- First offense might include written documentation indicating the offense and requiring the student’s signature as well as a counseling session indicating corrective measures required.
- Second offense might include written documentation indicating the offense and requiring the student’s signature as well as a counseling session indicating corrective measures required plus a written letter to the Chief of the Department being represented (applicable to regional type training facilities).
- Third offense might include written documentation indicating the offense and requiring the student’s signature as well as a counseling session indicating corrective measures required plus a written letter to the Chief of the Department being represented and indicating that one more infraction will result in termination from the program.
- Fourth offense might include written documentation indicating the offense and a written letter to the Chief of the Department being represented indicating that the student was dismissed from the program and why.
Obviously the most egregious actions may result in automatic termination, but for lesser crimes, the tiered system of punishments might be sufficiently adequate.
In an era of litigation, documentation is everything, so make sure you cross your T’s and dot your I’s because you may need to fallback on your paperwork to protect you!
As it relates to dealing with students, you must go out of your way to help them at every chance. No matter how stern you are with them, remember your primary mission; to help them learn. You don’t have to be their friend because that can lead to potential problems, but you do have to help them learn so they can survive.
If you can prevent one student from being crippled or blinded or killed because of what you teach them, then we all win! Think about how much less stress their families alone would be subjected to if you taught their son or daughter the importance of always wearing eye protection during an extrication call, or to always carry a working flashlight every time they are at a call. How many injuries can be prevented by such a proactive approach?
To do this all requires structure! Strong personalities among our instructor cadre can create the right atmosphere for learning. You can communicate to your students in an authoritative tone of voice, but do not scream at them. Again, there is a difference between bullying and being authoritative.
As a basic-training instructor, you can be authoritative, you can be stern, and you can be strict, but you must show humanity and you better know the job (remember, you cannot come back from some place you’ve never been)! These attributes are the hallmark of a good instructor.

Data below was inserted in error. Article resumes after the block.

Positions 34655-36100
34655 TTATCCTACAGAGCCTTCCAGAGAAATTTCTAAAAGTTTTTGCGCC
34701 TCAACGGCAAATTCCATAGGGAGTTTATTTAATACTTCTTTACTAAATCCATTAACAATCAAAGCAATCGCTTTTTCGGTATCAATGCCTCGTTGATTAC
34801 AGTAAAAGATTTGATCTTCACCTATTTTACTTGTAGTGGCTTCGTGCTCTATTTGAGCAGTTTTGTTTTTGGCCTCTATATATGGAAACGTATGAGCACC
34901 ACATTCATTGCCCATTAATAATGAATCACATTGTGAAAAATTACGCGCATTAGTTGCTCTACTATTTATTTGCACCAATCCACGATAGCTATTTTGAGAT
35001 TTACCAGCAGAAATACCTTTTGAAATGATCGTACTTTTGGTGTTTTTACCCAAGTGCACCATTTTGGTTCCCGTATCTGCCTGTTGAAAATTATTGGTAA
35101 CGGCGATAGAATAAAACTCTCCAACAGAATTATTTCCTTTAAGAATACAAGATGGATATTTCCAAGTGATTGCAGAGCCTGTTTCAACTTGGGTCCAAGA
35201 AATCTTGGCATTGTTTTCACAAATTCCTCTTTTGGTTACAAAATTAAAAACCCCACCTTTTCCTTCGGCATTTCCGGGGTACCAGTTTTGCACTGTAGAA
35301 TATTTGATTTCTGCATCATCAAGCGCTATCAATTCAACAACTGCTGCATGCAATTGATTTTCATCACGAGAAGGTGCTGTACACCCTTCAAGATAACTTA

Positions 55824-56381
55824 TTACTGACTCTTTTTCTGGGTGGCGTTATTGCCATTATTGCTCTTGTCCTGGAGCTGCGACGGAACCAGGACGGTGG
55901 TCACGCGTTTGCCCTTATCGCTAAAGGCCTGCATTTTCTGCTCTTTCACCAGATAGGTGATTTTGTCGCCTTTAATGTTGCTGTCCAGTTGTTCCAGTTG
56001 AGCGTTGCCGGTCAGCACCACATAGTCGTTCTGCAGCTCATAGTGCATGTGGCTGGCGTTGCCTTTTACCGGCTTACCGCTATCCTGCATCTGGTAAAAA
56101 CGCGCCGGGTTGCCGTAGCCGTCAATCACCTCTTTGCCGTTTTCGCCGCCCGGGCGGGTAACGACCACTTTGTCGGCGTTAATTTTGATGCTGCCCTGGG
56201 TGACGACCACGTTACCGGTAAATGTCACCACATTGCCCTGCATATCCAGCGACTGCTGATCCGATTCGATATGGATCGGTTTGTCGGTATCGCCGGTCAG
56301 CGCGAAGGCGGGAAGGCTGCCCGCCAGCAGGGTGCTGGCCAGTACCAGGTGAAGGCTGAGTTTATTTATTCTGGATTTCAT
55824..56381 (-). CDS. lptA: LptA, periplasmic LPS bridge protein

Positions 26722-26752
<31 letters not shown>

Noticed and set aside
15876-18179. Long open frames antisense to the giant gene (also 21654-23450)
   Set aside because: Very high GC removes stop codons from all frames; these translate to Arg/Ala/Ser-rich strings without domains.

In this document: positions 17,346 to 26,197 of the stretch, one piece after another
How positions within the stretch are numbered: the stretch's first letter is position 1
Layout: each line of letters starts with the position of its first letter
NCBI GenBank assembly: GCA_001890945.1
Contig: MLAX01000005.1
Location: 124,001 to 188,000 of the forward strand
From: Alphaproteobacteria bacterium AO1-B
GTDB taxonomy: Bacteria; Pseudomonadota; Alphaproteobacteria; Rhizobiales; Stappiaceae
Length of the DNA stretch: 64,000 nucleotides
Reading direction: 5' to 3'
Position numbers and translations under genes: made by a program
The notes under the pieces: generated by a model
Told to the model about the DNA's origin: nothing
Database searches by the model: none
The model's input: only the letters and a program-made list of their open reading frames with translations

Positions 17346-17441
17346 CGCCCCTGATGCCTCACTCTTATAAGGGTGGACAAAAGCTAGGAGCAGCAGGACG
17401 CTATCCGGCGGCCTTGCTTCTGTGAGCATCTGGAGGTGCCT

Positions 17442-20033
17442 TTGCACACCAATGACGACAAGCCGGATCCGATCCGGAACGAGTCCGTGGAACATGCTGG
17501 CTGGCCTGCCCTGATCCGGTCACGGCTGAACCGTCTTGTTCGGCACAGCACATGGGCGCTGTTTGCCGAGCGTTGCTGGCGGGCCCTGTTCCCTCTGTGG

The way a basic-training program is structured when its core values are based on effectiveness and discipline ultimately sets the stage for a culture that will be ingrained into the entire organization. A basic-training program that is well organized (with discipline and regimentation creating an environment of order) will create an environment conducive to effective learning. This translates into a much safer and more effective organization. There are many fire academies that already provide such a structured setting and are, rightfully, very proud of it. Command presence among its staff does offer many advantages.
Instructors who have command presence, know the job and can create a strict yet humane environment, will create generations of safer and more effective firefighters, company officers and chief officers. Such an atmosphere will eventually permeate the organizational structure; so make sure to make the most of it.
Preventing that knock on the door at 2 am and the emotional disaster that a family is in for can be prevented in most cases by culture, values and wisdom of the department and its people. This organizational structure and these attributes begin in basic training. It is an educational setting that has been used with success among our law enforcement counterparts during police recruit training for generations. Should the fire service settle for anything less?
There are far too many disasters of firefighters being killed and permanently injured because the department lacked the wisdom, an effective structure, and where order seemed to evaporate under the stress of combat. Remember, when your brain turns to jelly, the only thing you can fall back on is your training. Tough, realistic training where members are able to react instantly offers the difference between life and death. To ingrain into our members this attribute of reacting instantly begins with the “command presence” of a competent and knowledgeable instructor cadre.